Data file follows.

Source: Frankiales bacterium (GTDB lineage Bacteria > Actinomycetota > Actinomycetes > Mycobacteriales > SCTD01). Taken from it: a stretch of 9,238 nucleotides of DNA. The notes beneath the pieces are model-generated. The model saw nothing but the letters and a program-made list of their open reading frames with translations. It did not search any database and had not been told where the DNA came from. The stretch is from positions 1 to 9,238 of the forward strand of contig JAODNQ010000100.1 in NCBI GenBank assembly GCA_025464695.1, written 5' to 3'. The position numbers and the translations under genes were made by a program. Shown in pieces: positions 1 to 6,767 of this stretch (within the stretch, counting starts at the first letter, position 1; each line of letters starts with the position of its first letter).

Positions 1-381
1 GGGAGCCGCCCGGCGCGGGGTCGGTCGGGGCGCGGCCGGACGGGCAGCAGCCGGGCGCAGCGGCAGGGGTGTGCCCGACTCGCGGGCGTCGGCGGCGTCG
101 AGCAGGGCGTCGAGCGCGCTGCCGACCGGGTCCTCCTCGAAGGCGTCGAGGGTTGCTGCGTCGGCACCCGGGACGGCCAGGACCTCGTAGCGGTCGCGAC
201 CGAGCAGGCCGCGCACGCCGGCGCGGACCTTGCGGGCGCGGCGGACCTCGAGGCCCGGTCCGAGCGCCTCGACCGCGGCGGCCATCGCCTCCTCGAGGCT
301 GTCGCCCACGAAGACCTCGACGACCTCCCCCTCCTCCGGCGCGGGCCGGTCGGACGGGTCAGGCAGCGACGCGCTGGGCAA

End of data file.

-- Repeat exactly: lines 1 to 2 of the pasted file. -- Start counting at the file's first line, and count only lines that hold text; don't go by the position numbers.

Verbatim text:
Source: Frankiales bacterium (GTDB lineage Bacteria > Actinomycetota > Actinomycetes > Mycobacteriales > SCTD01). Taken from it: a stretch of 9,238 nucleotides of DNA. The notes beneath the pieces are model-generated. The model saw nothing but the letters and a program-made list of their open reading frames with translations. It did not search any database and had not been told where the DNA came from. The stretch is from positions 1 to 9,238 of the forward strand of contig JAODNQ010000100.1 in NCBI GenBank assembly GCA_025464695.1, written 5' to 3'. The position numbers and the translations under genes were made by a program. Shown in pieces: positions 1 to 6,767 of this stretch (within the stretch, counting starts at the first letter, position 1; each line of letters starts with the position of its first letter).

Positions 1-381